1. The first Anselmo album you may like better since it sounds like Judas Priest. “Power Metal” is what it’s called. Cowboys from Hell is a good hybrid between their earlier glam sound and the more thrash/groove orientated direction that would come. Cowboys would probably be what I’d recommend anyone looking to like them. Vulgar is more extreme and more like what they would do going forward, and Far Beyond Driven is the logical extension of what they were doing on Vulgar. My favorite is Great Southern Trendkill, but that’s their most extreme album and I definitely would not recommend starting there. It’s super brutal, and I had to get over a few super juvenile lyrics to really love it. Far Beyond Driven is probably my second favorite, several killer riffs/grooves in that one, and I like the mix better than the previous two.

          Liked by 1 person

  1. I’ve researched Pantera on Wikipedia a few times and what happened to Vinnie and Dimebag is tragic. They both died so young, especially Dimebag, I hope the Reinventing the Steel 20th Anniversary Edition set did the band justice!

    Liked by 1 person

  2. Nice score. I wonder if these remasters and deluxe editions would have happened if Vinnie was still alive.

    I’m more of a Cowboys fan than anything that came after. Musically Vulgar and Driven are big but Anselmo’s vocals didn’t resonate.

    Liked by 1 person

    1. Their earlier albums got expanded editions while he was still here so I image it was going to happen regardless. This is the first to get a new mix though. Phil’s vocals are the biggest hurdle for most to get through. You can check out the instrumentals on this one if you’re interested in hearing what they sound like without him.

      Liked by 1 person

      1. I don’t mind Phil’s vocals now as I started listening to a lot of bands from 2000’s onwards who had vocalist that sang like that and music that was really great. So in order to hear the riffs I had to put up with the vocals. Lol.
        I was a Guitar World subscriber and Dimebag had a monthly column in that mag about playing guitar. I loved em, he was like my guitar teacher. Lol.


  3. I’m a weirdo in that The Great Southern Trendkill is my favorite, though FBD is close. It feels like Phil at his most honest, even if that does come with a few juvenile attacks on the press like in “War Nerve”. “Floods” is an all time classic, love Dimebag’s evil sounding clean tone on that song. I think bringing in Seth Putnam for vocals was also a good move, just adds another layer of brutality, and proves Seth could have been a success with a better band (and a less confrontational attitude.)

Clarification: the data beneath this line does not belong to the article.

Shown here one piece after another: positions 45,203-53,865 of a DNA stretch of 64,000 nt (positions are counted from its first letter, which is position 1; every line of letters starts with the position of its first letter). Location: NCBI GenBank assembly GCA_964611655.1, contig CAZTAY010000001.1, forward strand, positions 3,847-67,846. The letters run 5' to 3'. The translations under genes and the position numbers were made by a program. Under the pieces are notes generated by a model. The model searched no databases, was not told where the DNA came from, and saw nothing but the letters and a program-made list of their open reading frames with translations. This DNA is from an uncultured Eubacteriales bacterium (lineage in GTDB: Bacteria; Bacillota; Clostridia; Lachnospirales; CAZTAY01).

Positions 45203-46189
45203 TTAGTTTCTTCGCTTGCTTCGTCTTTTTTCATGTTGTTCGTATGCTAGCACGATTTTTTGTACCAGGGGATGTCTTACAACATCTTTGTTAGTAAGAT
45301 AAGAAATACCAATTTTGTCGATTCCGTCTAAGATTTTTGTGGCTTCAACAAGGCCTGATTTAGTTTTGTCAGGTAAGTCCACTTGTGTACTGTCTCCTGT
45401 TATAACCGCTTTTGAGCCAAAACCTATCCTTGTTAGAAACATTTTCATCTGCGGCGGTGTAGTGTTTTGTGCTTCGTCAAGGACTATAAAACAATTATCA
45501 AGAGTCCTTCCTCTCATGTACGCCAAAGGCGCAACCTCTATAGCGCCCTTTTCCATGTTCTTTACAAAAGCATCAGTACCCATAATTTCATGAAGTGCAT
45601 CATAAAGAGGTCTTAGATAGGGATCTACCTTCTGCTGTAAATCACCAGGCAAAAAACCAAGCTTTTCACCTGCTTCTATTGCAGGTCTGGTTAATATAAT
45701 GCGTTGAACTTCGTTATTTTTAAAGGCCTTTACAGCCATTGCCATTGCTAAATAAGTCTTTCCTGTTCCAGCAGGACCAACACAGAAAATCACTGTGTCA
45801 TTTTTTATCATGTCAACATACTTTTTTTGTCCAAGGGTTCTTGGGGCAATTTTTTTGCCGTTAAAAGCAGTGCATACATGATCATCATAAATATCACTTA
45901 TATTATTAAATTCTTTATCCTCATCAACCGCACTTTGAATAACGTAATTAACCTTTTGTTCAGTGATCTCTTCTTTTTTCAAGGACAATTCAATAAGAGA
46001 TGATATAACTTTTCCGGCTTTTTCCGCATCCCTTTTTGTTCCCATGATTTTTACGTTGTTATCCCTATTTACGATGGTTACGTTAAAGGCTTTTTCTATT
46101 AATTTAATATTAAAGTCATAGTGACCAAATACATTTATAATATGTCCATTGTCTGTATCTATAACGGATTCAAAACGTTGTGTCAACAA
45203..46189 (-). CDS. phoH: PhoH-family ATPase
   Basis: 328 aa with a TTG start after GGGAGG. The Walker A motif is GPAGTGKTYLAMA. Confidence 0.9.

Reinventing the Steel despite its title felt like a backpedal from the extremity of the previous record. Like they were slipping into complacency in being their own niche. I guess at nine records into your career a lot of groups start to lose the inspiration to grow, but who knows? Maybe it would have been a temporary regression seeing Phil’s output of late pushing the boundaries. Reinventing is still a good album, but it feels like for the first time they aren’t progressing from the previous record. Gotta commend them for getting “Death Rattle” into Spongebob though.

    Liked by 1 person

    1. I don’t think it is that weird. Trendkill sold really well and I think most fans liked it. It was too out there for me though and that Seth guy really isn’t my thing. They got back to the groove that I like for RTS, so it was not a regression for me.


      1. By regression I just meant it sounds more like VDOP than pushing the envelope like they were with GSTK. Some say they pushed it too far with that one though, so I don’t blame them for going back to a less confrontational sound.

        Liked by 1 person

        1. Well, as an AC/DC fan, I don’t know if I need a band to be pushing envelopes for every album, lol. But I see what you a re saying. Well, we are never getting any more Pantera so everyone might as well just enjoy the parts of them that they like.

          Liked by 1 person

          1. I think AC/DC has evolved more than people give them credit for. They’ve definitely put out the same record since at least The Razors Edge now.

            Yes, enjoy all the Pantera! I was just giving reasons why TGSTK was my favorite. Now all we need is a thorough box set of the Terry Glaze albums and Power Metal.

            Liked by 1 person

              1. Power Metal is pretty cool. The three before it are so cheesy it hurts and I rarely ever reach for them for more than a chuckle. Terry Glaze was a goofball, as evidenced by his later joke band Lord Tracy.

                Liked by 1 person